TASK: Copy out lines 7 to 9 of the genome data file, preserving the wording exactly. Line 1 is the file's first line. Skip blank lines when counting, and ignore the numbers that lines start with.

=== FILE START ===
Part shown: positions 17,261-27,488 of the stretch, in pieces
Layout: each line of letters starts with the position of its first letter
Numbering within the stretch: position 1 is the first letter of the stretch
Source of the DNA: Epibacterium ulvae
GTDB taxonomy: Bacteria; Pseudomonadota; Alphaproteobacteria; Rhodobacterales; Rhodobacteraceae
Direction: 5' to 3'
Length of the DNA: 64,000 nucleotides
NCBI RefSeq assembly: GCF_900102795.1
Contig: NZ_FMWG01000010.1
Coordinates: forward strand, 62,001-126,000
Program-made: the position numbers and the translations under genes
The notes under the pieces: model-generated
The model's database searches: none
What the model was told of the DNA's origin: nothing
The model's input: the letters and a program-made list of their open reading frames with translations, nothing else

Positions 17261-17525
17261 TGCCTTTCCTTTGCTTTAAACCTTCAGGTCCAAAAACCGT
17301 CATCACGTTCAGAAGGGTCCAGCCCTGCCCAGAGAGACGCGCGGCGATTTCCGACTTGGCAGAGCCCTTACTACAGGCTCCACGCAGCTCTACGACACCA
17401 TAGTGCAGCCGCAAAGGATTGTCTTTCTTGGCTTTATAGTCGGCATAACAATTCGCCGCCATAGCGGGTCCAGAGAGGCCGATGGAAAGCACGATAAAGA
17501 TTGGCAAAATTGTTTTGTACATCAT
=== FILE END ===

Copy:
Length of the DNA: 64,000 nucleotides
NCBI RefSeq assembly: GCF_900102795.1
Contig: NZ_FMWG01000010.1